I have to tell you, one of the funniest moments of my life is captured in this photo below, where Pastor Dan (our youth pastor), and Rob’s mom are talking with John Schlitt.  His mom is telling John how she “put up with that loud music” for so many years, and Dan was telling John how he used to drop us off at Petra concerts and drive around the block about a thousand times so he wouldn’t have to stay and listen to the loud music.  John just laughed and laughed and thanked them over and over again for doing a great job in raising us.

I respected the man from afar for all these decades, but when I saw him speaking to these two, I was deeply moved. I was standing next to John when he spoke to my own dad. He spoke to my dad like they were old friends.  He thanked my dad over and over for allowing us to listen to his music growing up.  He said, “I know Chicago was a dark place to grow up. Thank you for allowing your children to listen to our music, hopefully we brought a little light.”  His words were profound and heartfelt. He spoke to each of our girls with respect and admiration, thanking them for how they celebrated us as their parents through their words on the video, and the letters they had each written us.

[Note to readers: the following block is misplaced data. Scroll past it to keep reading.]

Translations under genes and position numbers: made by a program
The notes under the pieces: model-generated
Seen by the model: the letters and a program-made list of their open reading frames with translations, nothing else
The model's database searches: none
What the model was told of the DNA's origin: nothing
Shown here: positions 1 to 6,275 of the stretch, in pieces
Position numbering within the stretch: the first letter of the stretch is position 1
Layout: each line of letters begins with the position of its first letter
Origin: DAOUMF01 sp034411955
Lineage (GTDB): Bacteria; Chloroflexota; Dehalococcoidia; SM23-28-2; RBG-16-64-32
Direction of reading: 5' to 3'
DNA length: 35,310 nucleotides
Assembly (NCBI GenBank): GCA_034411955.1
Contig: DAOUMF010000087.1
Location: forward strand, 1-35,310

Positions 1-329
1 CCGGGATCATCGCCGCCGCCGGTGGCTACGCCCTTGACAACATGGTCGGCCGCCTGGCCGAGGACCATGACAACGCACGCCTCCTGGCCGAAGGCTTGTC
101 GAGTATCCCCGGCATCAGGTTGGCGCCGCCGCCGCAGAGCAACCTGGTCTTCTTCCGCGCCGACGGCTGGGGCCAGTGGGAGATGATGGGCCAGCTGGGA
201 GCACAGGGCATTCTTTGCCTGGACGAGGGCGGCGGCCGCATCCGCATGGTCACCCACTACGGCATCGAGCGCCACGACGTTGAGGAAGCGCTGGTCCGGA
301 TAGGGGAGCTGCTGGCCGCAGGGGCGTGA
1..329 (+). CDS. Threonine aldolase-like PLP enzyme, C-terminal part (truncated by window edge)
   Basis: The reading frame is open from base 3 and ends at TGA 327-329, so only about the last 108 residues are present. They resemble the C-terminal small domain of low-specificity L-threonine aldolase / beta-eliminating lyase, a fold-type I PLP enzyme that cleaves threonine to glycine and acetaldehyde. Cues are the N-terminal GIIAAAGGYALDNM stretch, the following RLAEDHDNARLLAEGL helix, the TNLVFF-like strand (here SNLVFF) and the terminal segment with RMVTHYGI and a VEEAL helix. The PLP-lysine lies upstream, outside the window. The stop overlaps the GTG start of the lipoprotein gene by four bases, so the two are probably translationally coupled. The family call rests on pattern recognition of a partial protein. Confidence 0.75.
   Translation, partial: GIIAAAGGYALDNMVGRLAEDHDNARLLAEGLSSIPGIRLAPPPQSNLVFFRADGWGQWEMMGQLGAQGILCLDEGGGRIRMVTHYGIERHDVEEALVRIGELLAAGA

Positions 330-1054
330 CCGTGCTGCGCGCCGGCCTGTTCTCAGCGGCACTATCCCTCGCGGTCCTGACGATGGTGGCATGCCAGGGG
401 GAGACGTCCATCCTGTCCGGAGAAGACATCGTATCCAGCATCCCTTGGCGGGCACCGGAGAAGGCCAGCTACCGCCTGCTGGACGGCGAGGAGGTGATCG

John’s humility and compassion were so obvious, and we are so, so blessed by the staff of GCC for allowing this to happen, and for everything they did to make us feel loved and honored.

Our worlds were rocked…literally…on Friday night.  Thank you to each person who came and celebrated with us, and those who celebrated with us by watching the service live stream at .  Our lives are permanently rocked by this amazing celebration.


Birthday Fun

I turned 39 yesterday.  It was a magnificent day, beautiful weather, hanging out with my favorite people ever–my family.  Rob was so kind and got me an Ollo Clip for my iPhone, which has a wide-angle lens, a macro lens, and a fun fish-eye lens. I had so much fun taking photos of all kinds of things, getting an entirely new perspective on what I see every day.  I’m so blessed. I love Jesus, love my family, and am so grateful for the beauty God put around us to enjoy everyday.



buzz buzz….   🙂

Blank Canvas


As most of you know, we traveled to India this summer to gather the stories of the church planters we have been working with for the past 8 years.  Their stories are so amazing and compelling, I’d pretty much have to be brain dead to not convey these stories to you with words that have power and meaning. 

So, I’m sitting here staring at a blank canvas, asking for your prayers of hope and courage as Rob and I blaze the trail of writing down these stories for lots of lots of people to see. 

These stories have impacted us deeply and forever, and our prayer is that they will do the same as others read them.    Pray for us now, and in the coming months as this book comes together.  Thanks!